Concluding your book well is a challenge. It’s one thing to start off with gusto, another thing to make it through a potentially drooping middle, and still another to finish with flair.
Missing the Mark
One example of a book that had stepped lively and well until the end is Leif Enger’s Peace Like a River. The end of the book really comes when the father dies. Written powerfully, this scene leaves the reader stunned by the rapturous conclusion of the father’s life, as he’s swept into a figuratively peaceful river. But the author has left many important story strings still dangling. So he must tie them up. (The ending would have been downright bad, if he hadn’t completed the tying.)
At this point, the novel drifts off rather than ending solidly. It’s as if Enger realized either: 1) his deadline was upon him, and he had better just rush through and tie up the loose ends; 2) he already had exceeded his word count and needed to just end the thing; 3) he was impatient for the creative process to be over so he ran pell-mell to the last sentence.
Why do I say the ending was unsatisfactory? Because it’s a summary. We’re told what happens rather than being shown. It’s almost a synopsis of the conclusion rather than the real deal.
Another Book That Didn’t Conclude Well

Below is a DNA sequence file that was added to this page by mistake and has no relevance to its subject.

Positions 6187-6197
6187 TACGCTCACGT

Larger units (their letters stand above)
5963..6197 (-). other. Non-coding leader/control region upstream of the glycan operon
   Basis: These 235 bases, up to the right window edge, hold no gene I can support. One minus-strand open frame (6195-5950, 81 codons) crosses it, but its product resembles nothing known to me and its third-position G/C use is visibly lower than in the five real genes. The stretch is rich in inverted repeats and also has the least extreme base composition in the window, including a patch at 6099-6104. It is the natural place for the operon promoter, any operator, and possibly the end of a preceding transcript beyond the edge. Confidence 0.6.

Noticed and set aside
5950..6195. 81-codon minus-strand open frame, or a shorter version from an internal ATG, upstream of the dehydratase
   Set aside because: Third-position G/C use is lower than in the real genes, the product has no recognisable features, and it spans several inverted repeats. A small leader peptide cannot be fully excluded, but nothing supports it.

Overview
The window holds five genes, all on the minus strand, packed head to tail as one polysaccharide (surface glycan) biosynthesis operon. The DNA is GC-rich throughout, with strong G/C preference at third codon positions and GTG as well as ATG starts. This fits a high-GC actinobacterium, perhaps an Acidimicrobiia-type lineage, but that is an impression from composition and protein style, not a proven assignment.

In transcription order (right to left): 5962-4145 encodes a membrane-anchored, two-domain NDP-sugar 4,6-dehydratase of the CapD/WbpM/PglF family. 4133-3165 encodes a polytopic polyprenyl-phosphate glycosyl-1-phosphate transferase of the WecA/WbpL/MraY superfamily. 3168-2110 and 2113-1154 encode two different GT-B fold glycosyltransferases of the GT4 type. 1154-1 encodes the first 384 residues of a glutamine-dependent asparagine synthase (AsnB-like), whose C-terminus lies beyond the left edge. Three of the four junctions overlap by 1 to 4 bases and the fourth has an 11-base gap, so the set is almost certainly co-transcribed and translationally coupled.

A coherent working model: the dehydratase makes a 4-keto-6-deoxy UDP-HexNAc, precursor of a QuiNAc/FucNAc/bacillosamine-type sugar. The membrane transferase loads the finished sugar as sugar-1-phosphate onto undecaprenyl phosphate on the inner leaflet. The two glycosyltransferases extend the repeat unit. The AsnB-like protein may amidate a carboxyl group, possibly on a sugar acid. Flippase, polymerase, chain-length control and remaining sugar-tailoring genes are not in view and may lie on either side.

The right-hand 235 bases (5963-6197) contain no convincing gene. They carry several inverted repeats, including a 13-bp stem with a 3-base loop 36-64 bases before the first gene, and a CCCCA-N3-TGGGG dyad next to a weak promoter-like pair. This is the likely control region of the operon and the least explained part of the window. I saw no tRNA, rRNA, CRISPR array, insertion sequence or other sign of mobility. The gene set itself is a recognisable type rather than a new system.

The Help also has a rushed feel to the ending. Skeeter’s mother miraculously recovers from her cancer so Skeeter can move to New York, and Celia Foote, a character the reader has come to care about, is dropped about 3/4 of the way through the novel with no resolution to her concerns. Most of the story’s threads are sewn into the conclusion and lead to a satisfying ending. It was so close to being perfection, but didn’t quite make the mark.
In nonfiction, leaving the reader with a sense of satisfaction is also important. Here’s the effective conclusion to Jon Meacham’s American Lion: Andrew Jackson in the White House: “The eyes of Jackson’s statue look south, across the Potomac River and toward the pockets of rebellion he put down–keeping watch, never blinking, never tiring. ‘He still lives in the bright pages of history,’ Stephen Douglas said in dedicating the statute. He still lives–and we live in the country he made, children of a distant and commanding father, a faher long dead yet ever with us.” Sounds solid, doesn’t it? Nicely wrapped up, bringing the book full circle and reminding the reader of Meacham’s perspective on why Jackson was so important to our country.
What books satisfied your reading sensibilities, and which ones left you wishing it had ended better? Can you analyze why a book failed at concluding well?
Concluding your book well can be a bigger challenge than a writer ever imagined. Click to tweet.
Writers: Tips on how to end your book well. Click to tweet.
How even highly successful books failed to conclude well. Click to tweet.